What do you want your city to be?
Part of the Science Gallery’s ‘Hack the City’ exhibition, the Idealab experiment is a fascinating glimpse at how technological ingenuity is trying to improve city living
FROM THE OUTSIDE it looks like a typical Capel Street shop, but once you pass through the glass doors you’re met with a buzzing workplace filled with teams of young techies glued to their computer screens, gadgets and cables and sheaves of paper competing for desk space, Post-it notes decorating the walls like peeling wallpaper.
With the intensity of their focus, you might assume that these people are budding tech entrepreneurs, striving to invent a new platform in the hope of changing the world. In fact it’s not a new platform they’re working on but one of the oldest: they are examining innovative ways to use technology to solve the challenges of urban life.
This is Idealab, a week-long experiment in crowdsourcing urban innovations, and it is a fascinating glimpse at how technological ingenuity is trying to improve city living. Idealab is part of the extensive Hack the City exhibition that opened this week at the Science Gallery in Dublin, although “exhibition” barely begins to describe it. It’s an eclectic, wide-ranging and hugely ambitious project, equal parts civic activism and act of conceptual creativity.
“The whole focus of the programme is to address current and future city needs but specifically who controls our city, and what role we want to play in it as citizens,” says Hack the City’s lead curator, Teresa Dillon, hinting at the ambition behind the project.
“How are you going to engage citizens in the wider debates in relation to crowdsourcing or looking at how we’re going to manage our resources? Some of the solutions to those are technical solutions.
“The most pressing issues were dereliction, crowdsourcing public services, open transport systems, and safety and wellbeing in the city. The whole focus of the Idealab was to put out a call for designers, architects, developers, creatives, thinkers, people who had potential solutions to those questions.”
Ultimately, she says, “hacking the city is about reclaiming it”. As such, Hack the City is part of a resurgence of interest in urban design and policy issues, both here and internationally. Just in the past few years Dublin City Council has been involved with initiatives such as the Designing Dublin project, in 2009, the annual Innovation Dublin festival and Pivot Dublin, which very nearly succeeded in having Dublin designated as World Design Capital 2014.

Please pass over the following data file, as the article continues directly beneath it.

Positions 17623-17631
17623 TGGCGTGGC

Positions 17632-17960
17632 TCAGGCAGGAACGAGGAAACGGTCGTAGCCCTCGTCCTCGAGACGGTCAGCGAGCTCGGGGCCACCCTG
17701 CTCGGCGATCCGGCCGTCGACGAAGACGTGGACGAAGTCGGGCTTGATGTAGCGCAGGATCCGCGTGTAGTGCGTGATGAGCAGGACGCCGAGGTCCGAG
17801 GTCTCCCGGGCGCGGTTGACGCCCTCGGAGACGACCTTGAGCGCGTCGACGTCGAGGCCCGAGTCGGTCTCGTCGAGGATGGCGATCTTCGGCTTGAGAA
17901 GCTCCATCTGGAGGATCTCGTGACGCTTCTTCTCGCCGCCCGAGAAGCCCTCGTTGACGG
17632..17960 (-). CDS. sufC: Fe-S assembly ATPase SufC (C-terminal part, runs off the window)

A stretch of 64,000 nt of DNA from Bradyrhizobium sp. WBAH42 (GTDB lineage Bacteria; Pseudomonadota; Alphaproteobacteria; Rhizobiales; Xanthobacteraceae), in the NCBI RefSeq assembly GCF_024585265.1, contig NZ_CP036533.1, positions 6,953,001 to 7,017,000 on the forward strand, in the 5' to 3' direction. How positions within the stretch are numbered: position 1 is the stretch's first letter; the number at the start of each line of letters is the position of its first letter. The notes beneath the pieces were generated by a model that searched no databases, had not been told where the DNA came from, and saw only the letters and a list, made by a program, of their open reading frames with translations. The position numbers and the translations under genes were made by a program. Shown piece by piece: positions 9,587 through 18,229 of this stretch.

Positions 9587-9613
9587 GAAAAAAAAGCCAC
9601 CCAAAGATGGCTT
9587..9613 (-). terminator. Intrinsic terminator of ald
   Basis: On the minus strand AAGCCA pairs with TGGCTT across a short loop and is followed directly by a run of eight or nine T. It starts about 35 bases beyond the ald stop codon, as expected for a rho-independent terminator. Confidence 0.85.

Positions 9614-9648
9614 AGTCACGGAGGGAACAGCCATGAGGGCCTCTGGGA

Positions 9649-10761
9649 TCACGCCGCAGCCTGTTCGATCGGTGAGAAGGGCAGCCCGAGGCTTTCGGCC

Technology, Entertainment, Design – aka Ted – the Californian conference dedicated to showcasing “ideas worth spreading”, this year awarded its annual Ted prize not to a person, as it usually does, but to the idea of the City 2.0, a repurposing of the city model for “a future in which more than 10 billion people on planet Earth must somehow live sustainably. The City 2.0 is not a sterile utopian dream but a real-world upgrade tapping into humanity’s collective wisdom.”
Reflecting this, a number of books have been covering these urban issues. Triumph of the City, by the Harvard economist Edward Glaeser, became a surprise bestseller, and Ryan Avent of the Economist scored an ebook hit with The Gated City. This summer the Museum of Modern Art in New York is showing Foreclosed: Rehousing the American Dream, a flagship exhibition dedicated to examining architectural possibilities in the aftermath of the foreclosure crisis. The documentary director Gary Hustwit, whose previous subjects have included typefaces and object design, won considerable acclaim with his film on urban design, Urbanized.
What could account for this focus on urban affairs? Can it be that, as the Ted curator Chris Anderson recently put it, “cities are the great hope for our future”? With most of the world’s population now living in cities, and the rise of megacities across China and vast metropolises growing across the developing world, there is an acute need to focus on the fundamentals of urban design. The long-term economic and environmental challenges of the 21st century will demand a host of solutions, and the perception is growing that our urban spaces can provide many of them.
Integral to finding those solutions will be the application of emerging technologies, and it’s not a coincidence that both Hack the City and Ted’s City 2.0 appropriate computer terminology, as the Hack the City programme notes: “The hacker mindset is one which finds ingenious solutions to systemic problems, whereby materials are maximised and systems disassembled and reassembled in order to create new alternatives. We have applied this mindset to . . . address future and current city challenges and needs.”